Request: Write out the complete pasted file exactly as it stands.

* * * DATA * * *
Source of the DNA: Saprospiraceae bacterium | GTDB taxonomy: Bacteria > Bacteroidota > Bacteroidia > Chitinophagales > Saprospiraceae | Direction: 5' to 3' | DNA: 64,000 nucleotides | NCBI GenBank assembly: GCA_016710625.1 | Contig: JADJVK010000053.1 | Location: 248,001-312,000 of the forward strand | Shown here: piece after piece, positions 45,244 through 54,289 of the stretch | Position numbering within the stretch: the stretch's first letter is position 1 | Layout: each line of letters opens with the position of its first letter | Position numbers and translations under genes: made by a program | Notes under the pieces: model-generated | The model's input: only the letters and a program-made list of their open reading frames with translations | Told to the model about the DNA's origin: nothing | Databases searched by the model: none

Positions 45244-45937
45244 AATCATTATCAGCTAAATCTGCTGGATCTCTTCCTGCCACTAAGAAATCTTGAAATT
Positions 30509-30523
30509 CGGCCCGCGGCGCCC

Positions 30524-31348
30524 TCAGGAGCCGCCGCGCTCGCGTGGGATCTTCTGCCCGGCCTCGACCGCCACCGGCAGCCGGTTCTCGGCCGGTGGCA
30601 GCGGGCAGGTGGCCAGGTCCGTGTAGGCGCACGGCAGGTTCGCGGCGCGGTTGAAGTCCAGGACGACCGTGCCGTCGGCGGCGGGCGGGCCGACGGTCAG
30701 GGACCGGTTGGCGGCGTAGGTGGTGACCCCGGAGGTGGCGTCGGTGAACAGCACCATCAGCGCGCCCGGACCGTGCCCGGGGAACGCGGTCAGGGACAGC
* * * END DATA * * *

Source of the DNA: Saprospiraceae bacterium | GTDB taxonomy: Bacteria > Bacteroidota > Bacteroidia > Chitinophagales > Saprospiraceae | Direction: 5' to 3' | DNA: 64,000 nucleotides | NCBI GenBank assembly: GCA_016710625.1 | Contig: JADJVK010000053.1 | Location: 248,001-312,000 of the forward strand | Shown here: piece after piece, positions 45,244 through 54,289 of the stretch | Position numbering within the stretch: the stretch's first letter is position 1 | Layout: each line of letters opens with the position of its first letter | Position numbers and translations under genes: made by a program | Notes under the pieces: model-generated | The model's input: only the letters and a program-made list of their open reading frames with translations | Told to the model about the DNA's origin: nothing | Databases searched by the model: none

Positions 45244-45937
45244 AATCATTATCAGCTAAATCTGCTGGATCTCTTCCTGCCACTAAGAAATCTTGAAATT
Positions 30509-30523
30509 CGGCCCGCGGCGCCC

Positions 30524-31348
30524 TCAGGAGCCGCCGCGCTCGCGTGGGATCTTCTGCCCGGCCTCGACCGCCACCGGCAGCCGGTTCTCGGCCGGTGGCA
30601 GCGGGCAGGTGGCCAGGTCCGTGTAGGCGCACGGCAGGTTCGCGGCGCGGTTGAAGTCCAGGACGACCGTGCCGTCGGCGGCGGGCGGGCCGACGGTCAG
30701 GGACCGGTTGGCGGCGTAGGTGGTGACCCCGGAGGTGGCGTCGGTGAACAGCACCATCAGCGCGCCCGGACCGTGCCCGGGGAACGCGGTCAGGGACAGC